What he did better than anyone was score goals, and Ackerman paints a complex picture of how his celebrations revealed personality beneath the persona:

Most times, he lifts his clenched fists high, then gestures rigidly with them in an abbreviated form of the Italian expletive the world knows so well. Sometimes the arms pump as if he were operating a heavenly slot machine and the hips wiggle. He jumps, he dances, he leaps into the arms of teammates, he kisses everyone, sometimes full on the lips.

Occasionally, though rarely after the first goal of a game, Chinaglia's response to scoring changes intriguingly. He approaches the crowd quietly, spreading his arms wide, palms revealed, his body open and vulnerable and, on his face, the look of a 5-year-old who is asking thousands of strangers to find his performance acceptable.

Ackerman, the poet, becomes fascinated with the ecstatic experience of the goal scorer:

Relaxing at the round table in his office at the Warner Communications building in Manhattan, Chinaglia smiles and erases the air with one hand. ''When I score, I don't know what the hell's going on.'' he says. ''Everything is blurred. I know when I've scored even before the ball crosses the line. In films, you can see me turning before the ball goes in. I know when it's a goal. But I'm aware of nothing, not the goalkeeper's face, certainly - it's not a challenge between me and the goalkeeper, or between me and the other team, for that matter.'' He lights a cigarette and continues. ''Then for two or three seconds I feel such intense joy.'' His large, open hand seems to weigh the intensity, then drops in despair. ''It's very hard to explain.''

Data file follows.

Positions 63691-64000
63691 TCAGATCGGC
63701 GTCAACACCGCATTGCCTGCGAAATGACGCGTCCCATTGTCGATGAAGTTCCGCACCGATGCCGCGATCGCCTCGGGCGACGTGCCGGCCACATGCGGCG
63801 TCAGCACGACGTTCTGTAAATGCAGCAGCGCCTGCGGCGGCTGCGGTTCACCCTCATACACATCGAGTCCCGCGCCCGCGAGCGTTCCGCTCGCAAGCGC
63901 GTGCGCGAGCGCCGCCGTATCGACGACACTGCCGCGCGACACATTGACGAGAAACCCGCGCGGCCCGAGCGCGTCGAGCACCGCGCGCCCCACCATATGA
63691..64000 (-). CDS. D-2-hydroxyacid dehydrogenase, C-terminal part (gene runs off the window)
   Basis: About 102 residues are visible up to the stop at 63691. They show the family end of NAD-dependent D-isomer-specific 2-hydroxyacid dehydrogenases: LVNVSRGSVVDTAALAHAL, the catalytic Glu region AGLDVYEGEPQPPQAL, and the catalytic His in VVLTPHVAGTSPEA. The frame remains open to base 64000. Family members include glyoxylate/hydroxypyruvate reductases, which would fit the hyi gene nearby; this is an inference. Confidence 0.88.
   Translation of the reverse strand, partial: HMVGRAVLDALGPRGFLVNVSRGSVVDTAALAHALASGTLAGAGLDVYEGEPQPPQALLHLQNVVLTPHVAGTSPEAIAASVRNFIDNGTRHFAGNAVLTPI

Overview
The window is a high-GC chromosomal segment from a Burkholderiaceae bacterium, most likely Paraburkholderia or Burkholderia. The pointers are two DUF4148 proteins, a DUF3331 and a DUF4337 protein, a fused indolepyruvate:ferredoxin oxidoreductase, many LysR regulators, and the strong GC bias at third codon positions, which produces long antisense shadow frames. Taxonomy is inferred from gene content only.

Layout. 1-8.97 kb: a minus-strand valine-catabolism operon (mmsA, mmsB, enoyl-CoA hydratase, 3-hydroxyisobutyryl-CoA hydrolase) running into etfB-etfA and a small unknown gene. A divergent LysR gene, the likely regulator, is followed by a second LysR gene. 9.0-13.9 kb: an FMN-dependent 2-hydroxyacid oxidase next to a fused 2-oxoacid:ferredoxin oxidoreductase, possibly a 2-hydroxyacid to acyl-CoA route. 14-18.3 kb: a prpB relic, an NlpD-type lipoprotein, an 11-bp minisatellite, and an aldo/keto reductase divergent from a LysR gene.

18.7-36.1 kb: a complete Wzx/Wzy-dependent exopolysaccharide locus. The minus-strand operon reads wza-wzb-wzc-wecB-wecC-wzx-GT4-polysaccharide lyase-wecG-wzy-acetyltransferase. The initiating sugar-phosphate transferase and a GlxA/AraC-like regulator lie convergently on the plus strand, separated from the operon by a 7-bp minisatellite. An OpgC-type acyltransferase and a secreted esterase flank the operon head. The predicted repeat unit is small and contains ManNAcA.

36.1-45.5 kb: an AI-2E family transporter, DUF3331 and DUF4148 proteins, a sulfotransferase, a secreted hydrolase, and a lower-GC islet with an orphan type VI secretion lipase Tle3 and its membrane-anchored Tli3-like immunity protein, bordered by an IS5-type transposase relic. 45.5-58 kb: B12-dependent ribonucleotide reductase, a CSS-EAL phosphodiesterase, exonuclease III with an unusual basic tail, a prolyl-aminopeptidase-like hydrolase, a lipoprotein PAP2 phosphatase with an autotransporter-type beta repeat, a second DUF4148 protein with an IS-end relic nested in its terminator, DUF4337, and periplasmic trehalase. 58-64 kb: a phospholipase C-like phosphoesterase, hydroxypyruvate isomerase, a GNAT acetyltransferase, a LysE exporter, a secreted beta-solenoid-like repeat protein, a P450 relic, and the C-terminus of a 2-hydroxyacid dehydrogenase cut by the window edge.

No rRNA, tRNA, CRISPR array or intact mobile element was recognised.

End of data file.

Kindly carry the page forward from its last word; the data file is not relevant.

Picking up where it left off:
Chinaglia scored 7 in his first-ever indoor league game, a 14-10 win over the Chicago Sting on December 8, 1981.  Although indoor soccer was arguably a distraction for the Cosmos and perhaps detrimental at a time when pro soccer was at its most fragile and vulnerable, Chinaglia showed he could score at will indoors as well.

He also scored the only goal in Soccer Bowl ’82 against the Seattle Sounders. 

As a child with a Chinaglia poster on the wall, I was confused by the trend at Giants Stadium to boo the superstar striker.  Only later would I learn some of the reasons why.  He would speak of himself in the third-person, and his behind-the-scenes influence on Warner President Steve Ross helped orchestrate the departure of many, including team-builders General Manager Clive Toye and Head Coach Gordon Bradley (just on the cusp of seeing their dreams come to fruition in the middle of the triumphant 1977 season).  He was loved and loathed with equal intensity. 

His dear friend and personal assistant, Peppe Pinton explains:

It was a hate/love relationship [with the fans], which is what made the sport, brought the people to Giants Stadium. Giorgio knew that. He would score goals, he would dance, give the finger, give the arm, he would applaud, he would kneel down, he would run to the coach. Everything to bring attention. And that attention at Giants Stadium, sold the stadium, made the front page. This sport took off.

It certainly took off here in Cosmos Country.  With Chinaglia up front, the Cosmos hosted 70 consecutive home league games of 30,000+ from 1977-1981 at Giants Stadium in the Meadowlands.

As he rose to power like a Corleone, Chinaglia seemed to embrace the role of villain or antihero, and his larger-than-life character was one of Shakespearean complexity. 

Part three of “Chinaglia, from Carrara to the Cosmos” reflects upon his enduring legacy.